The clip does not appear to show Kratos’ Gremlins prototype, though. A public affairs representative for DARPA confirmed that the clip was from an official video, but said that it had been released yet and declined to comment further.

We do know that it is not General Atomics’ design. The company is, so far, the only one to publicly display its offering, which it simply calls the Small Unmanned Aerial System, or SUAS.

The unmanned system in the DARPA video has a distinctly different and more bulbous planform with four fins at the rear. General Atomics’ SUAS only has two rear fins in a completely different arrangement.

The rear fins on the vehicle in the animated picture have what appears to be of a grid or lattice design. This point towards Dynetics, which produces the GBU-69/B Small Glide Bomb, a precision-guided munition that has three fins of a similar shape. Kratos’ existing target and multi-purpose drone designs feature traditionally shaped control surfaces.

Dynetics

The GBU-69/B Small Glide Munition.

In addition, the C-130 visible in the video appears to be one that belongs to International Air Response. This firm offers a variety of specialized air services, including making their aircraft available for flight tests, and is a member of Dynetics Gremlins team.

Of course, grid fins are a well-established technology at this point and, among other benefits, offer a relatively easy way to fold control surfaces near flush against the cylindrical body of a missile, rocket, or other types of projectiles. This can help make the weapon or air vehicle more compact for storage and carriage before launch, which would almost certainly be an important consideration for the Gremlins project.

The video itself is almost certainly from the first phase of the project, which was supposed to include tests to examine methods for both launching and recovering prototypes from the rear of a C-130-type aircraft. The clip appears to show a winch system with a physical tether to the drone, but it is not clear whether this is part of the launch or recovery process, or if that system performs both functions. Reeling the vehicle in either direction would be good test points.

But while a tether could offer a low-cost means of releasing the unmanned systems, it might present greater difficulties in attempting to recover them and do so rapidly. It is possible that there is a secondary arm or another mechanism to quickly snag a returning aircraft that is not visible in the clip. General Atomics' Gremlins’ concept art has depicted underwing pylons releasing drones via a fixed line, but with a more complex robotic arm for retrieving them afterward.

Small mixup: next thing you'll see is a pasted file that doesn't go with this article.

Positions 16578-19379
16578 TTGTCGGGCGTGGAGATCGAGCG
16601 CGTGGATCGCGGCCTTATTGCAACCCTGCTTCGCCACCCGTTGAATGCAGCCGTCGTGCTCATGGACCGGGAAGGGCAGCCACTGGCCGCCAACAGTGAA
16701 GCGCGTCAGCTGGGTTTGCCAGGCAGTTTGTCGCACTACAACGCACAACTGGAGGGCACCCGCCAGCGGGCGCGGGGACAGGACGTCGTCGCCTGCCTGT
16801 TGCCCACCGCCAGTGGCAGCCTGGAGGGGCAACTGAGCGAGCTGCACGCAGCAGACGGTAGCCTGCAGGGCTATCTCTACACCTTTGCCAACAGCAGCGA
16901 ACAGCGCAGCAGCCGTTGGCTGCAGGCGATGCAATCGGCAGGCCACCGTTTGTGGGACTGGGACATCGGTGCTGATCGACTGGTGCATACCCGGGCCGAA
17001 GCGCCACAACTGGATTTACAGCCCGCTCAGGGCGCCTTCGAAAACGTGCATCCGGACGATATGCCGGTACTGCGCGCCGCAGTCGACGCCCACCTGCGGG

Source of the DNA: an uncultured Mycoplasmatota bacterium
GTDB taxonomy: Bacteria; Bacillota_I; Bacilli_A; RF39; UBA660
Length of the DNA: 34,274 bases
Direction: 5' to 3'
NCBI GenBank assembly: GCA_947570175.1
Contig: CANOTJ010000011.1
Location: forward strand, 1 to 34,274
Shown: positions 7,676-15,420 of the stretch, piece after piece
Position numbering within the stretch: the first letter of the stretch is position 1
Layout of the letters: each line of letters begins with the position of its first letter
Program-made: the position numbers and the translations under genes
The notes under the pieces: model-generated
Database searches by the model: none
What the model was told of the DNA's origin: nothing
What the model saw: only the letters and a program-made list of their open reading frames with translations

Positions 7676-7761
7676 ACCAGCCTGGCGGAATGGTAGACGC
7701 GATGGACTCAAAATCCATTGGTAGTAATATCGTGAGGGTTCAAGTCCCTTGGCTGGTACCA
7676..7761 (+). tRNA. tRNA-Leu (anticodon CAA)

General Atomics

Concept art showing a full-configured C-130 mothership for the Gremlins drones.

The complicated nature of this proposition is not entirely new. During the Cold War, the U.S. Air Force and the Central Intelligence Agency employed the Fulton Recovery System, also known as the Skyhook, to catch the parachutes on falling film canisters from spy satellites and early reconnaissance drones in mid-air, as well as snatch up downed aviators, special operators, and secret agents right off the ground.

This arrangement consisted of an aircraft with a large V-shaped frame at the front to snag the parachute or a line attached to a balloon. The object would then trail behind the aircraft, where personnel at the rear would use a separate line and winch to haul it aboard. The C-130 was the primary Fulton platform until the Air Force retired the system completely in 1996.

Physical hooks that allow one aircraft to retrieve another are an even older concept, dating back to the 1930s with the U.S. Navy airship USS Akron. This massive dirigible could launch and release Curtiss F9C Sparrowhawk biplane fighters from a large internal hangar.

During the 1950s, the Air Force experimented with a number of air-launched and recovered aircraft schemes, both to provide fighter escort for long-range bombers and to extend the range of small reconnaissance aircraft. Modified B-29 Superfortress and B-36 Peacemaker actually flew experimentally carrying modified F-84 jet fighters and RF-84 reconnaissance aircraft, as well as the purpose-built XF-85 Goblin "parasite fighter."

In the 1970s, Boeing revived the concept, suggesting that it could convert 747 airliners into flying Airborne Aircraft Carriers (AAC). In addition to being able to launch and recover 10 "microfighters," the modified airliner would've be able to refuel them in flight, at least in theory. 

So there is definitely a significant amount of existing history out there with launching and recovering aircraft in mid-air that Dynetics and General Atomics could tap into as they proceed with the Gremlins project. It will be fascinating to see what concepts they ultimately propose as the program moves forward.

Boeing via Boeing-747.com

Boeing's 747 AAC concept.

DARPA’s first phase also included studies to examine ways to keep the individual drones cheap and easy to modify in order to accept new systems as necessary. There was also work on developing digital flight control systems to enable the aircraft to work together as a swarm.

The second phase, which began in 2017, is working toward maturing the experimental components into more functional prototypes for full-scale tests of a complete system. DARPA hopes that demonstration, phase three of the Gremlins program, will begin in 2019.

And though the agency said it couldn’t tell us anything more about the video, they did say there’s a new announcement about Gremlins coming soon. So it might not be long before we get more details about the project’s actual progress.

Contact the author: jtrevithickpr@gmail.com